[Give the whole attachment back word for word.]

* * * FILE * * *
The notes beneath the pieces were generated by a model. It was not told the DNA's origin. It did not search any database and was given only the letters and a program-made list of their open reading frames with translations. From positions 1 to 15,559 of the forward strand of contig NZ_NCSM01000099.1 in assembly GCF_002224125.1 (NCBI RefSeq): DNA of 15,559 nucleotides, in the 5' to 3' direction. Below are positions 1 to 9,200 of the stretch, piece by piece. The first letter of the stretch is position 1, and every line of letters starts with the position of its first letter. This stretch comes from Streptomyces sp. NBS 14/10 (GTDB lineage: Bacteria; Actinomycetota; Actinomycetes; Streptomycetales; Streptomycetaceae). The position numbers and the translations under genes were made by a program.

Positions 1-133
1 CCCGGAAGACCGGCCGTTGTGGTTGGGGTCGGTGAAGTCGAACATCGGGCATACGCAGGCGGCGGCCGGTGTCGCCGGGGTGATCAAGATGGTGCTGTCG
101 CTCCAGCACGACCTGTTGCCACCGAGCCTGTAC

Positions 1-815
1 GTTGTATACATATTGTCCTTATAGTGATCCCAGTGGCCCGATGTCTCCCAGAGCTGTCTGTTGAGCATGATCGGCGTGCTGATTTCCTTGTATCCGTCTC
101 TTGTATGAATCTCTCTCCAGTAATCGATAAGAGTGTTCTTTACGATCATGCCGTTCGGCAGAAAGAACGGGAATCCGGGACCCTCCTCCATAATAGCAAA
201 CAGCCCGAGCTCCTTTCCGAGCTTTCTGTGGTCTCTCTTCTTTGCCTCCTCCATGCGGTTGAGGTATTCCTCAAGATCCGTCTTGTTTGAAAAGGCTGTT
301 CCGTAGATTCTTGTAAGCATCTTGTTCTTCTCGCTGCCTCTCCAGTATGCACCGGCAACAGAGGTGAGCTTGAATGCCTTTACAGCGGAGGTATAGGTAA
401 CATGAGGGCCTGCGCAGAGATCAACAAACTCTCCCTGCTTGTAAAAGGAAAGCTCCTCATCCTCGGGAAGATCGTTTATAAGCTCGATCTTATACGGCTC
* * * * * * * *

The notes beneath the pieces were generated by a model. It was not told the DNA's origin. It did not search any database and was given only the letters and a program-made list of their open reading frames with translations. From positions 1 to 15,559 of the forward strand of contig NZ_NCSM01000099.1 in assembly GCF_002224125.1 (NCBI RefSeq): DNA of 15,559 nucleotides, in the 5' to 3' direction. Below are positions 1 to 9,200 of the stretch, piece by piece. The first letter of the stretch is position 1, and every line of letters starts with the position of its first letter. This stretch comes from Streptomyces sp. NBS 14/10 (GTDB lineage: Bacteria; Actinomycetota; Actinomycetes; Streptomycetales; Streptomycetaceae). The position numbers and the translations under genes were made by a program.

Positions 1-133
1 CCCGGAAGACCGGCCGTTGTGGTTGGGGTCGGTGAAGTCGAACATCGGGCATACGCAGGCGGCGGCCGGTGTCGCCGGGGTGATCAAGATGGTGCTGTCG
101 CTCCAGCACGACCTGTTGCCACCGAGCCTGTAC

Positions 1-815
1 GTTGTATACATATTGTCCTTATAGTGATCCCAGTGGCCCGATGTCTCCCAGAGCTGTCTGTTGAGCATGATCGGCGTGCTGATTTCCTTGTATCCGTCTC
101 TTGTATGAATCTCTCTCCAGTAATCGATAAGAGTGTTCTTTACGATCATGCCGTTCGGCAGAAAGAACGGGAATCCGGGACCCTCCTCCATAATAGCAAA
201 CAGCCCGAGCTCCTTTCCGAGCTTTCTGTGGTCTCTCTTCTTTGCCTCCTCCATGCGGTTGAGGTATTCCTCAAGATCCGTCTTGTTTGAAAAGGCTGTT
301 CCGTAGATTCTTGTAAGCATCTTGTTCTTCTCGCTGCCTCTCCAGTATGCACCGGCAACAGAGGTGAGCTTGAATGCCTTTACAGCGGAGGTATAGGTAA
401 CATGAGGGCCTGCGCAGAGATCAACAAACTCTCCCTGCTTGTAAAAGGAAAGCTCCTCATCCTCGGGAAGATCGTTTATAAGCTCGATCTTATACGGCTC